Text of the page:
Women: Beer industry overlooks us

"How do you want beer companies to acknowledge you?" beer enthusiast and educator Ginger Johnson asked a room full of women gathered for the first Women Enjoying Beer event at Standing Stone Brewing Company in Ashland.

"Not in a bikini," called out Standing Stone Co-owner Danielle Amarotico, referring to ubiquitous beer ads that feature scantily clad women.

Ashland resident Sheila Jarvis criticized a commercial she saw where a woman finished playing tennis and then reached for a lite beer.

"I find it distasteful when they imply that all active women want a low-carb beer," Jarvis said. "I'm like, 'Who is that woman?' Because I don't know any!"

Women at the Thursday night event at Standing Stone said they drink beer for its taste, as a break from wine, because it can pair well with food, for the social aspect and to get a beer "buzz."

"I don't know many women who drink PBR (Pabst Blue Ribbon) or Bud Light. Life's too short to drink bad beer," said Daly Bull-Germo of Medford.

Johnson said when she learned that only 25 percent of women drink beer, she saw an opening to launch her Women Enjoying Beer organization a year and a half ago. She hopes the kick-off event at Standing Stone will mark the creation of a local chapter that will have regular get-togethers to learn more about beer.

Johnson recently settled in Ashland after completing a 15,000-plus mile cross country tour of breweries with her husband, new Standing Stone Head Brewer Larry Chase.

Johnson said the men she met in the brewing community are not the ones doing the marketing that demeans women.

"They don't care about your gender," she said. "They're not the ones saying, 'Here, honey. Have a light beer.'"

Johnson said women need to let the beer industry know what they want, whether the issue is taste or the use of organic ingredients.

To help the attendees at the Women Enjoying Beer event learn more about beer appreciation, Standing Stone servers gave each person a sample of the brew pub's India Pale Ale, Lager, Nitro Oatmeal Stout and Oak Aged Barley Wine.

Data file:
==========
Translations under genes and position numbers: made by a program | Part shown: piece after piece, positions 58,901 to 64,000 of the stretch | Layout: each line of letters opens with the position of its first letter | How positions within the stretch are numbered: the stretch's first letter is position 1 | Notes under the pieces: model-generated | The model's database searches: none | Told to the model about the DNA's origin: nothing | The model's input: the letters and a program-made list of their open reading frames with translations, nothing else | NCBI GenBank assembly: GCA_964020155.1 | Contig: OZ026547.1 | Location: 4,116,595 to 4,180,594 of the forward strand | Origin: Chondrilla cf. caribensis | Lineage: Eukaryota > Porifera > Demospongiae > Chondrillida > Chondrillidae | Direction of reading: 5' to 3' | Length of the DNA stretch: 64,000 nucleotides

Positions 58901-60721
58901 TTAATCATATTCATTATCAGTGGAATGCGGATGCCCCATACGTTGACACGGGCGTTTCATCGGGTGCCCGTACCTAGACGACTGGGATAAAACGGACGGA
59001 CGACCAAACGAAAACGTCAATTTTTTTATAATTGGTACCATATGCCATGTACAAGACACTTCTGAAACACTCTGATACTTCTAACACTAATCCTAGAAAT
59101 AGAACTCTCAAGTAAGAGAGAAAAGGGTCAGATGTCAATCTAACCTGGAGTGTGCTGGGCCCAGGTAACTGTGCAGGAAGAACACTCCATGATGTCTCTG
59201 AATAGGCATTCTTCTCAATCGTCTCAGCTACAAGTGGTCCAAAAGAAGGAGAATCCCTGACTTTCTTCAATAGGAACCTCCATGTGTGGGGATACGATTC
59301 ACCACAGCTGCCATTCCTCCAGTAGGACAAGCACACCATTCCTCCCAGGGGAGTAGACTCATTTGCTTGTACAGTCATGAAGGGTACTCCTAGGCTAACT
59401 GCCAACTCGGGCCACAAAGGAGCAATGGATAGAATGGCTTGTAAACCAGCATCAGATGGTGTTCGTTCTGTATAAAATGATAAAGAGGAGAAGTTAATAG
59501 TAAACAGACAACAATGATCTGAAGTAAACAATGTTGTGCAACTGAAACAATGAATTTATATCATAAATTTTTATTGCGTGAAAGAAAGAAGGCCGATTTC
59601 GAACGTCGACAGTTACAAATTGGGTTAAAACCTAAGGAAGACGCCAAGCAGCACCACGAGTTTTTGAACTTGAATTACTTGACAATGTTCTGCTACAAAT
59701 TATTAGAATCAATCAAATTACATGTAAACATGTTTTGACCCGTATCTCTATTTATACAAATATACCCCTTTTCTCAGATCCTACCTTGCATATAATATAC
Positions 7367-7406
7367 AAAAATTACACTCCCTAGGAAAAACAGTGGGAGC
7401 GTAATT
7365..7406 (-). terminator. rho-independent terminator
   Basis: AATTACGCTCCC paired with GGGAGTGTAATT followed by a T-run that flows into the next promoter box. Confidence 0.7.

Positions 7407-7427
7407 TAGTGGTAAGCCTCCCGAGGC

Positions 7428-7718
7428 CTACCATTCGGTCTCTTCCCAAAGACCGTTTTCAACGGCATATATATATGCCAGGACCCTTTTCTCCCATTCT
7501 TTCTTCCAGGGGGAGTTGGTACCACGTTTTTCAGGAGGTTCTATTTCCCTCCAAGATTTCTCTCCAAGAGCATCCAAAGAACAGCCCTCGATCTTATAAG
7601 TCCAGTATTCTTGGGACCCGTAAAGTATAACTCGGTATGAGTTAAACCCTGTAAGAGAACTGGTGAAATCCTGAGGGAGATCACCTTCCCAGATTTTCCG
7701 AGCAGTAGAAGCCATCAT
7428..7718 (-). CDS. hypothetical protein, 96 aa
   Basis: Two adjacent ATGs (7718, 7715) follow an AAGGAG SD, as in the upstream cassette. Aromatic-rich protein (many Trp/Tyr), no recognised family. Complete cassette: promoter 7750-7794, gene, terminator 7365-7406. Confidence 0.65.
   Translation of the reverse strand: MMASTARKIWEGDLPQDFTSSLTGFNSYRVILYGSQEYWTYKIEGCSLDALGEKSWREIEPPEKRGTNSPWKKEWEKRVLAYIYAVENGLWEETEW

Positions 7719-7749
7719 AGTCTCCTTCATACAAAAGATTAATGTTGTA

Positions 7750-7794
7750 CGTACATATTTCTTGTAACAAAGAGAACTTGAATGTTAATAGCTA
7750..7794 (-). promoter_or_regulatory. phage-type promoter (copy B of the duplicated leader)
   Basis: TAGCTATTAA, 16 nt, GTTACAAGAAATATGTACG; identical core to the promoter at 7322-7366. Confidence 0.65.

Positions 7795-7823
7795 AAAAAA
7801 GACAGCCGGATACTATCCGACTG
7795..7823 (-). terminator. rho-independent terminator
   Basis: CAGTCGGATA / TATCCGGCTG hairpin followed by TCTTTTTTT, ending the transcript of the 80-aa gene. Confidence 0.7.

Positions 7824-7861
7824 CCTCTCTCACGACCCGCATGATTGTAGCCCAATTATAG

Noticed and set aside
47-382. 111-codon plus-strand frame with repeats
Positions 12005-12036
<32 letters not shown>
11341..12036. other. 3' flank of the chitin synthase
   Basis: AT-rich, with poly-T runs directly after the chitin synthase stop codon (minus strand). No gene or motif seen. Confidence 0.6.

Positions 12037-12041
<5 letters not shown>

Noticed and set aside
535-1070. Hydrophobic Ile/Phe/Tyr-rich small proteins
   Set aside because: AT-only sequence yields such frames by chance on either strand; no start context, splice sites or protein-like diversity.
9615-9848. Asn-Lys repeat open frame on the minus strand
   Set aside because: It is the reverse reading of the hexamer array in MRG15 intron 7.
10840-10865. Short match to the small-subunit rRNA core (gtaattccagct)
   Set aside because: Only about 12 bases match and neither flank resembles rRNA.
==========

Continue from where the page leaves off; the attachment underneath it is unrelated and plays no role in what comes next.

Johnson encouraged the women to hold the India Pale Ale up to the light and notice its honey color.

Then she asked, "How many of you smell your wine?"

Most people held up their hands, but when Johnson asked whether they smelled their beer, only a few hands popped up.

As with wine, Johnson said smell is a major factor in enjoying beer.

Consider drinking a beer from a brandy snifter, she suggested.

Smell proved especially important with the Nitro Oatmeal Stout, which had distinct chocolate and coffee aromas.

Stouts should be allowed to sit and warm slightly, Johnson advised.

Whatever the type of beer, she encouraged each person to take a sip of beer and then swish it around her mouth to hit taste buds that exist not only on the tongue, but on the insides of cheeks and on the roof of the mouth.

As far as food pairings, Johnson said India Pale Ale is startlingly good with grapefruit, but also works well with greasy food.

"If you're eating deep fried food, it's a great combination because the beer literally helps peel some of the fat off your taste buds," she said.

Standing Stone's seasonal Oak Aged Barley Wine, which had a molasses scent and a sweet taste almost like dessert wine, pairs well with marionberry salad and marionberry cobbler, according to Johnson.

Standing Stone servers presented the Barley Wine in a wine glass.

"It's fun to serve beer in something you don't expect," Johnson said, noting that a wine glass — with its smaller capacity — is a good choice for Barley Wine because of its high alcohol content. "It's definitely a sipper."

Although beer marketers often overlook the female consumer, Johnson said women actually have a long and close relationship with beer.

She said women historically made the beer for their households. Beer was a safe beverage at a time when clean drinking water was hard to come by.

Women would use grain to make a first batch of beer that had a high alcohol content. Each time the grain was reused, the resulting beer would have a lower alcohol level, Johnson said.

St. Hildegard von Bingen, a nun living in the 1100s, wrote about her experiments in using hops to make beer.

"That's a reference to some of the earliest hops used in beer," Johnson said.

For more information on Women Enjoying Beer and future events, visit www.womenenjoyingbeer.com.

Staff writer Vickie Aldous can be reached at 541-479-8199 or vlaldous@yahoo.com.

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